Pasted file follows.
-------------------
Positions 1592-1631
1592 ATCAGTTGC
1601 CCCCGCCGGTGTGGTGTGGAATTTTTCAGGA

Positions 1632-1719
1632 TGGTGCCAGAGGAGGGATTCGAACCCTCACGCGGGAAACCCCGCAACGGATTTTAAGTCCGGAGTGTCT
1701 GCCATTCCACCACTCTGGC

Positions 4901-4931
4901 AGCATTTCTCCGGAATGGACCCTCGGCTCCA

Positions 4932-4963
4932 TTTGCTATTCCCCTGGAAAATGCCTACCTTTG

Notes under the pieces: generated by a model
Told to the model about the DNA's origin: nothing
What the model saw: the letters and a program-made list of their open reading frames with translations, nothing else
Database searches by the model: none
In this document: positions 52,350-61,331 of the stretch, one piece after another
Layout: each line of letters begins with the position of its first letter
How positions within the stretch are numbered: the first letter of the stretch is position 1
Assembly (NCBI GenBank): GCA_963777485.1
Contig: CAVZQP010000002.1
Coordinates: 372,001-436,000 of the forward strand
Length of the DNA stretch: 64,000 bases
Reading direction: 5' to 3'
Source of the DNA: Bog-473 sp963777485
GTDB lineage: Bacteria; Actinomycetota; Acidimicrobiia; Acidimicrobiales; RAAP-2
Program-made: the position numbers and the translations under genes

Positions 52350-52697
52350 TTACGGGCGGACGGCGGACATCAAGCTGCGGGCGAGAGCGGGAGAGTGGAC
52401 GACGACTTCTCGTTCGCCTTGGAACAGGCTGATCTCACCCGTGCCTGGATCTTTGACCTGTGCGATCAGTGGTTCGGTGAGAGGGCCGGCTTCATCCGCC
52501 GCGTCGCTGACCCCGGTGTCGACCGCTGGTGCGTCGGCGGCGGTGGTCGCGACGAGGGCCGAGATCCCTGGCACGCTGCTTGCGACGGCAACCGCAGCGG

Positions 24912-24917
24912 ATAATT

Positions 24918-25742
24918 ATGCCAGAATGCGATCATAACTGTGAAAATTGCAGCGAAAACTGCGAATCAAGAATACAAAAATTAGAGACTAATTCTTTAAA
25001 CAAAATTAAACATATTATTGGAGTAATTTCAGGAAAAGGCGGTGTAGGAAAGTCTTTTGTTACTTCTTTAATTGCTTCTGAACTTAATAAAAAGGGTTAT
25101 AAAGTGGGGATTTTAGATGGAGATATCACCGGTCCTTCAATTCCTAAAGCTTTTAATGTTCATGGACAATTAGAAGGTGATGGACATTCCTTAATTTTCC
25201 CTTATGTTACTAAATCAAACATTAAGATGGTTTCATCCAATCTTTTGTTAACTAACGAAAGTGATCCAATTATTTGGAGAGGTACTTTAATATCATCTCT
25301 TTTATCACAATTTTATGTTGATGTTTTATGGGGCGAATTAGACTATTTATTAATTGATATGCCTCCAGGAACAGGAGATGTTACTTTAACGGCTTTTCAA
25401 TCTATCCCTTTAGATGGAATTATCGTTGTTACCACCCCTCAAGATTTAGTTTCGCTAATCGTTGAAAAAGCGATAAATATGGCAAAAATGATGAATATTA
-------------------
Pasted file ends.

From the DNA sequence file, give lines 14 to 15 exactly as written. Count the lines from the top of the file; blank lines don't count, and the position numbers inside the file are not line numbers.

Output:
Database searches by the model: none
In this document: positions 52,350-61,331 of the stretch, one piece after another